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Cell by Cell, Researchers Plot Landscape of the Lung to Aid Asthma Research

Allison Inserro
European researchers said they have mapped the human lung on a single-cell level, differentiating cell types between patients with asthma and those without, including the discovery of a new cell state that produces mucus in asthma. This understanding could lead to finding new drug targets for treating asthma, the researchers said.
European researchers said Monday they have mapped the human lung on a single-cell level, differentiating cell types between patients with asthma and those without, including the discovery of a new cell state that produces mucus in asthma.

The anatomical map, published in Nature Medicine, shows the differences between healthy airways and asthmatic airways and identifies how cells in the lung communicate. This understanding could lead to finding new drug targets for treating asthma, the researchers said.

One symptom of asthma is an overproduction of mucus, but not all of the cells responsible for this were previously known. In this study, researchers used single-cell transcriptomics to map upper and lower airways and lung parenchyma in healthy lungs, and lower airways in lungs affected by asthma.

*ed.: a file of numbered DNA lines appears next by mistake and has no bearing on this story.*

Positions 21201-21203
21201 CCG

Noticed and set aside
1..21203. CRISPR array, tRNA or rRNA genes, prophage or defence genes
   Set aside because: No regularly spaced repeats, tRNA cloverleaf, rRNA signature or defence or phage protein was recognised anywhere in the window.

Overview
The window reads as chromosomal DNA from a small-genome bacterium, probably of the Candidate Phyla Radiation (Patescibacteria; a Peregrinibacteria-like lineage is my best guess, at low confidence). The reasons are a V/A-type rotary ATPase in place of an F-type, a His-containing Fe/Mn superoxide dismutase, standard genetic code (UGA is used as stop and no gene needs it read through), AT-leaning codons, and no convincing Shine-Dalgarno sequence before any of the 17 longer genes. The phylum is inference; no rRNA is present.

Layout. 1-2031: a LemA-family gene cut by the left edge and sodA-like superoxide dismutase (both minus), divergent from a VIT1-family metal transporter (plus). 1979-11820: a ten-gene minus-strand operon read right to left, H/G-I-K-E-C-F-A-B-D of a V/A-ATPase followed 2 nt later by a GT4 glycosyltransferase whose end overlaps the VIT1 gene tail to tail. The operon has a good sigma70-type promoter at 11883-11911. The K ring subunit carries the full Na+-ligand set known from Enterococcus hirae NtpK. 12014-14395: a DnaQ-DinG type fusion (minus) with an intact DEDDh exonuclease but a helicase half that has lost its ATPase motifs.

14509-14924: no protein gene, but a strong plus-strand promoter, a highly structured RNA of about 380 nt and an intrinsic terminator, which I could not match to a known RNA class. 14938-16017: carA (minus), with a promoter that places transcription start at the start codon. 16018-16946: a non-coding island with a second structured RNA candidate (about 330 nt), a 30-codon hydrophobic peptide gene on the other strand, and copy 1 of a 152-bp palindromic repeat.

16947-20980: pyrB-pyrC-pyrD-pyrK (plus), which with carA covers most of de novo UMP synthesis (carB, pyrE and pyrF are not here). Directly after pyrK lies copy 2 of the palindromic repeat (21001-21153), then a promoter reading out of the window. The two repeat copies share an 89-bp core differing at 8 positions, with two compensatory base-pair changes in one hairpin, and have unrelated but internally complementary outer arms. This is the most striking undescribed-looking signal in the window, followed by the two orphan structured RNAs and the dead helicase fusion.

They discovered location-dependent airway epithelial cell states and a novel subset of tissue-resident memory T cells. In the lower airways of patients with asthma, mucous cell hyperplasia stems from a novel mucous ciliated cell state, as well as goblet cell hyperplasia. In diseased lungs that have been remodeled by asthma, researchers discovered pathogenic effector type 2 helper T cells (Th2), and found evidence for type 2 cytokines in maintaining the altered epithelial cell states.

Examining intercellular communications in both healthy and diseased airway walls showed a loss of structural cell communication and a rise in inflammatory Th2 cell interactions, which send the vast majority of cellular signals in asthma.

“We already knew that inflammatory Th2 cells played a role in asthma, but only now do we see how great that influence is,” said Martijn Nawijn, PhD, a senior author from University Medical Center Groningen, in a statement. “In normal people, all kinds of cells communicate with each other in order to keep the airways functioning well. But in asthma patients, almost all of those interactions are lost. Instead of a network of interactions, in asthma the inflammatory cells seem to completely dominate the communication in the airways.”

Location is important for the lung cells, as cells in different areas have very different cellular activities. This has further implications for studying drug targets and designing drug trials, the researchers said.

The research was conducted by the Wellcome Sanger Institute, University Medical Center Groningen, Open Targets, and GlaxoSmithKline.

Reference

Vieira Braga FA, Kar G, Berg M, et al. A cellular census of human lungs identifies novel cell states in health and in asthma [published online June 17, 2019]. Nat Med. doi: 10.1038/s41591-019-0468-5.

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